Scientists find new causes of type 2 diabetes

Credit: Unsplash+

Type 2 diabetes is a chronic condition that affects the way the body processes blood sugar (glucose).

It’s a common disease, but its development can be influenced by a variety of factors ranging from genetics to lifestyle choices.

Understanding these causes can help in preventing, managing, and potentially reversing the condition. This review breaks down the common causes of type 2 diabetes in simple, easy-to-understand language.

Genetics: Family history plays a significant role in type 2 diabetes. If you have a parent or sibling with the disease, your risk of developing it is substantially higher.

Researchers have identified various genes that affect insulin production and glucose metabolism, which might contribute to the development of diabetes.

However, having these genes doesn’t mean you’re destined to develop the condition; lifestyle factors also have a large impact.

Weight: Being overweight is one of the most significant risk factors for type 2 diabetes. Excess fat, particularly when it’s carried around the abdomen, can increase the body’s resistance to insulin, the hormone that regulates blood sugar.

More than 85% of people with type 2 diabetes are overweight or obese. Fat cells, especially those in abdominal fat, release pro-inflammatory chemicals that can make the body less sensitive to insulin.

Physical Inactivity: Regular physical activity helps control weight, uses up glucose as energy, and makes cells more sensitive to insulin. Lack of exercise is a major contributor to the development of type 2 diabetes.

Physical activity also helps muscle cells use blood glucose for energy and muscle contraction. If you’re inactive, you tend to gain weight, which increases your risk of developing diabetes.

Poor Diet: A diet high in calories, processed foods, and refined carbohydrates can contribute to the development of type 2 diabetes.

Foods with a high glycemic index (which cause blood sugar levels to spike quickly) can lead to increased fat storage and weight gain. Diets low in whole grains, fruits, and vegetables but high in processed meats and unhealthy fats can also increase risk.

Age: Although type 2 diabetes can develop at any age, the risk increases as you grow older, particularly after age 45. This is often associated with decreased physical activity, loss of muscle mass, and increased body fat as you age.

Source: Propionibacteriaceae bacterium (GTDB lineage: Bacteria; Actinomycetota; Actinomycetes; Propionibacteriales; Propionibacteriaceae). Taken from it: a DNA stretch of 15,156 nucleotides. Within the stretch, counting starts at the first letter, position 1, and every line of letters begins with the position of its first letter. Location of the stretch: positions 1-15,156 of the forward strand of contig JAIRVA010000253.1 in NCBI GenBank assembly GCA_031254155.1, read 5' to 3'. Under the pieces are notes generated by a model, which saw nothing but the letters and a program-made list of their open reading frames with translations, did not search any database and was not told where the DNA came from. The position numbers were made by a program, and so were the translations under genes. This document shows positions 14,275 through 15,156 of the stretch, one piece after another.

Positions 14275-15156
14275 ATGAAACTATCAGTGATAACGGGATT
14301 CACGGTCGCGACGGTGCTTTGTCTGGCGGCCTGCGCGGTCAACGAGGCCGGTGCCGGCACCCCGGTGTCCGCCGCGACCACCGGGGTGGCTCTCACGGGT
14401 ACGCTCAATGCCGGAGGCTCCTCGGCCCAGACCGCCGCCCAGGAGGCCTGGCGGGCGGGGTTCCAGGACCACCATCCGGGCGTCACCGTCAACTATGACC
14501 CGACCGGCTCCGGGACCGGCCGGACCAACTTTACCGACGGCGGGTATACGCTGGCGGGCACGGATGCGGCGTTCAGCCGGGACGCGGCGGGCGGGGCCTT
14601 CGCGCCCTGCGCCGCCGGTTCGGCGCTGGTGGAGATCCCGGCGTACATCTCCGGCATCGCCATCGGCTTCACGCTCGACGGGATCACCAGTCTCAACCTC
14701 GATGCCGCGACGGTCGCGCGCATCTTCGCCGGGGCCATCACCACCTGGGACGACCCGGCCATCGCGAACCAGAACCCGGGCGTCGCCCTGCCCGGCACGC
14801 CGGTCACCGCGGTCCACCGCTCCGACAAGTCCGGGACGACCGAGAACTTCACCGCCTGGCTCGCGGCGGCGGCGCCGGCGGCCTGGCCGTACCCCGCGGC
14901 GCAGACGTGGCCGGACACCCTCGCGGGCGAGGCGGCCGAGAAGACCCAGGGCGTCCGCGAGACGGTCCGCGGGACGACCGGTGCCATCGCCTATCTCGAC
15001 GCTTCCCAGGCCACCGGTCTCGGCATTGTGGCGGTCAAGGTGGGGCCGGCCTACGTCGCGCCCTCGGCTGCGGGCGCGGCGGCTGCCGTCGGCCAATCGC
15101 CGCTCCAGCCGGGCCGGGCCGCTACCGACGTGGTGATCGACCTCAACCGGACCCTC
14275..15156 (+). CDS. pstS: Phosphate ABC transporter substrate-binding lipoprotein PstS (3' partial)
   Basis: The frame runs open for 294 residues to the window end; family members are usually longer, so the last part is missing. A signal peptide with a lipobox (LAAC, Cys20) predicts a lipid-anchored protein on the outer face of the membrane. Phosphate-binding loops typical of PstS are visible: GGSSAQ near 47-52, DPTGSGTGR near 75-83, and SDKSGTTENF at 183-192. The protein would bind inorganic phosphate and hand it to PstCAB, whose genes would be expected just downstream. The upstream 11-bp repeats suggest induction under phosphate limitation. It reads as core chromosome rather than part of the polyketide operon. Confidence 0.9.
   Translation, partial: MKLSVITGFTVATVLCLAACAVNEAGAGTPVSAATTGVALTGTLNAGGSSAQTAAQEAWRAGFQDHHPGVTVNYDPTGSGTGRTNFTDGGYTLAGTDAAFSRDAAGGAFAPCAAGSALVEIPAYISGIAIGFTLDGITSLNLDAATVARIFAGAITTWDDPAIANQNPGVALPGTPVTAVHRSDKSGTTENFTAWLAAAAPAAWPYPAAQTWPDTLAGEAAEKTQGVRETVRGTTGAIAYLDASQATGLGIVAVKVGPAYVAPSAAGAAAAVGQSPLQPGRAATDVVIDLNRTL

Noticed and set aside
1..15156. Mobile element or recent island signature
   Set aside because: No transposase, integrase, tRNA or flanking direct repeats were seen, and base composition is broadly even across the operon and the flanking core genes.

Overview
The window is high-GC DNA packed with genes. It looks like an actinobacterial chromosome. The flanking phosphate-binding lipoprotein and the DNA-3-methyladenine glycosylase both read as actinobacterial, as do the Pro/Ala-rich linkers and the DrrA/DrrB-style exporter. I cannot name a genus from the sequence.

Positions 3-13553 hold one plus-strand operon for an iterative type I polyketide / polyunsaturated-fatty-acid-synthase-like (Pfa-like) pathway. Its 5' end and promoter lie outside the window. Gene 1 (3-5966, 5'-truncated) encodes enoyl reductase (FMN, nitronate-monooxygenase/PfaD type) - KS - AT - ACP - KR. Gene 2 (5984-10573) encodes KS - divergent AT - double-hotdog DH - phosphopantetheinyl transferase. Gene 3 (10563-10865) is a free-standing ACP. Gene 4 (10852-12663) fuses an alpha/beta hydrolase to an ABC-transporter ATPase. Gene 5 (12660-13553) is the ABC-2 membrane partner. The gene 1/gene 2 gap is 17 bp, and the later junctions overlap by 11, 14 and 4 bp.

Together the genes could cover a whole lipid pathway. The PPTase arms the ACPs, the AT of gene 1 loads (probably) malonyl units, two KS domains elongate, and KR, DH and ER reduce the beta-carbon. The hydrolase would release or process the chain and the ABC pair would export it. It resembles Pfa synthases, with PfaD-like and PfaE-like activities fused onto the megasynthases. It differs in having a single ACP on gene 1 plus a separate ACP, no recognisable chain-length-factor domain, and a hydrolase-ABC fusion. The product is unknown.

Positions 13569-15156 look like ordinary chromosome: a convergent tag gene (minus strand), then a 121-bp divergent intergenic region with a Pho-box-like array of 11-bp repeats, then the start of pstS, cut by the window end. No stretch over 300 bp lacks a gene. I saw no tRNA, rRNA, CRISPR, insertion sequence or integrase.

Ethnicity: Certain ethnic groups, including African Americans, Hispanic Americans, Native Americans, and Asian Americans, have a higher prevalence of type 2 diabetes. The reasons might include both genetic and environmental factors.

Insulin Resistance: This is a critical aspect of type 2 diabetes. Insulin resistance occurs when cells in muscles, body fat, and the liver start resisting or ignoring the signal that insulin is trying to send out—which is to grab glucose out of the bloodstream and put it into our cells.

As a result, the body needs higher levels of insulin to help glucose enter cells. Over time, the pancreas can’t make enough insulin to keep blood glucose at normal levels.

Hormonal Changes: Conditions like polycystic ovary syndrome (PCOS) in women can increase the risk of diabetes. PCOS is associated with insulin resistance and obesity.

High Blood Pressure and High Cholesterol: These conditions often occur together with type 2 diabetes and can complicate the management of all conditions if they occur simultaneously.

History of Gestational Diabetes: Women who have had diabetes during pregnancy or who have given birth to a baby weighing more than 9 pounds are at an increased risk of developing type 2 diabetes later in life.

Preventing type 2 diabetes involves a combination of making lifestyle changes, maintaining a healthy weight, eating a balanced diet, exercising regularly, and monitoring your blood glucose levels if you’re at risk.

While genetics play a role in the development of type 2 diabetes, lifestyle modifications can significantly decrease the risk of its onset.

For those already diagnosed, these changes can mitigate the impact of the disease and lead to better overall health management. Understanding these factors can empower individuals to make informed decisions about their health.

If you care about diabetes, please read studies that flaxseed oil is more beneficial than fish oil to people with diabetes, and green tea could help reduce death risk in diabetes.

For more information about nutrition, please see recent studies that blueberries strongly benefit people with metabolic syndrome, and results showing vitamin D could improve blood pressure in people with diabetes.

Copyright © 2024 Knowridge Science Report. All rights reserved.